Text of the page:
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Blood. 2013 Jul 18;122(3):443-55. doi: 10.1182/blood-2012-11-467191. Epub 2013 May 30.

Critical role of sphingosine-1-phosphate receptor 2 (S1PR2) in acute vascular inflammation.

Author information

1
Departments of Surgery and Emergency Medicine, Center for Vascular Biology Research, Beth Israel Deaconess Medical Center, and Brigham and Women’s Hospital, Harvard Medical School, Boston, MA 02215, USA.

Abstract

The endothelium, as the interface between blood and all tissues, plays a critical role in inflammation. Sphingosine-1-phosphate (S1P) is a bioactive sphingolipid, highly abundant in plasma, that potently regulates endothelial responses through interaction with its receptors (S1PRs). Here, we studied the role of S1PR2 in the regulation of the proadhesion and proinflammatory phenotype of the endothelium. By using genetic approaches and a S1PR2-specific antagonist (JTE013), we found that S1PR2 plays a key role in the permeability and inflammatory responses of the vascular endothelium during endotoxemia. Experiments with bone marrow chimeras (S1pr2(+/+) → S1pr2(+/+), S1pr2(+/+) → S1pr2(-/-), and S1pr2(-/-) → S1pr2(+/+)) indicate the critical role of S1PR2 in the stromal compartment, in the regulation of vascular permeability and vascular inflammation. In vitro, JTE013 potently inhibited tumor necrosis factor α-induced endothelial inflammation. Finally, we provide detailed mechanisms on the downstream signaling of S1PR2 in vascular inflammation that include the activation of the stress-activated protein kinase pathway that, together with the Rho-kinase nuclear factor kappa B pathway (NF-kB), are required for S1PR2-mediated endothelial inflammatory responses. Taken together, our data indicate that S1PR2 is a key regulator of the proinflammatory phenotype of the endothelium and identify S1PR2 as a novel therapeutic target for vascular disorders.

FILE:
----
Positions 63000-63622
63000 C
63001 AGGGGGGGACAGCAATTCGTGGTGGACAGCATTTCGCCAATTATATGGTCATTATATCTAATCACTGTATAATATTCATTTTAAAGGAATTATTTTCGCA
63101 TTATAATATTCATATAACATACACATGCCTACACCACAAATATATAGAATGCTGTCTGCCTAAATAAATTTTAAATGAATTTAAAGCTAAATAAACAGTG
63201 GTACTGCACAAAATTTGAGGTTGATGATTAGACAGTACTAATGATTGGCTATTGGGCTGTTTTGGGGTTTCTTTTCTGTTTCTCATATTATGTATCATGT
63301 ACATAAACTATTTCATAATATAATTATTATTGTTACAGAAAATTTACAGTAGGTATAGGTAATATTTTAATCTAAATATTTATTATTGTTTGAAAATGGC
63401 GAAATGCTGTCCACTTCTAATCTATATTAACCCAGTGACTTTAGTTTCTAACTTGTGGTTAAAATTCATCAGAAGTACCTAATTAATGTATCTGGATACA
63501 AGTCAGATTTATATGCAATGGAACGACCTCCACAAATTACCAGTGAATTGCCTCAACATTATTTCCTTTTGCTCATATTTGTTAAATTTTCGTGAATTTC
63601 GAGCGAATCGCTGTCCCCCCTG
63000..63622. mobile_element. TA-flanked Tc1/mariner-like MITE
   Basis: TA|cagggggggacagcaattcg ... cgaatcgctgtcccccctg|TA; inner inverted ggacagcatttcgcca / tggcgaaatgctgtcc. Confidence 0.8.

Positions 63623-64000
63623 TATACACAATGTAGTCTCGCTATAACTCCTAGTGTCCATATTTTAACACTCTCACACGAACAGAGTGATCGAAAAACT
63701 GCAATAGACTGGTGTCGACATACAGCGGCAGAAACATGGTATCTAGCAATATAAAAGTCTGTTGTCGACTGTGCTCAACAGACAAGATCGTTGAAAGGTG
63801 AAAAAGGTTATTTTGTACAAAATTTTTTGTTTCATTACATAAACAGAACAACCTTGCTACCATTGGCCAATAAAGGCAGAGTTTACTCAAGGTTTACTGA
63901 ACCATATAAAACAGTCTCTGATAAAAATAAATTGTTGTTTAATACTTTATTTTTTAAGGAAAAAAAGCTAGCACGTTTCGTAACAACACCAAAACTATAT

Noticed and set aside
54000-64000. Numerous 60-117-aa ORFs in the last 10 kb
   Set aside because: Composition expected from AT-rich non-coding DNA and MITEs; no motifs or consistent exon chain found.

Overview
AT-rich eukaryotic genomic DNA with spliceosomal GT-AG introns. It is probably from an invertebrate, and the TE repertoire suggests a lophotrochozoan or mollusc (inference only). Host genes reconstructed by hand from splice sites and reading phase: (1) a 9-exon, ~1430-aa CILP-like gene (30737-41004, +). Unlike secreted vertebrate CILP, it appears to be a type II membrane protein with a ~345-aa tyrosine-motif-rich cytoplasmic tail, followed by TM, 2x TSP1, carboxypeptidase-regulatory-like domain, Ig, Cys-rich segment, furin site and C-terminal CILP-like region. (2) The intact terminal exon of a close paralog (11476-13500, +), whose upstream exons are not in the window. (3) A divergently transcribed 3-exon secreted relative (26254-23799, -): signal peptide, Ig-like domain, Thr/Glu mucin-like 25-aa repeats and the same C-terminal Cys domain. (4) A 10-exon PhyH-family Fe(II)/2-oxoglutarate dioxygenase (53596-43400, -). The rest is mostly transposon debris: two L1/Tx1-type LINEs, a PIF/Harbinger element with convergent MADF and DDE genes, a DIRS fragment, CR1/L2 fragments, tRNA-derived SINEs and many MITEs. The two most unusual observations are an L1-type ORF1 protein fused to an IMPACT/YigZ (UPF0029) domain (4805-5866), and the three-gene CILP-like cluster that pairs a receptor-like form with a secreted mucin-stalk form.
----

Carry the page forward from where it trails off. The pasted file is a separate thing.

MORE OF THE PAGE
PMID:
23723450
PMCID:
PMC3716205
DOI:
10.1182/blood-2012-11-467191
[Indexed for MEDLINE]
Free PMC Article

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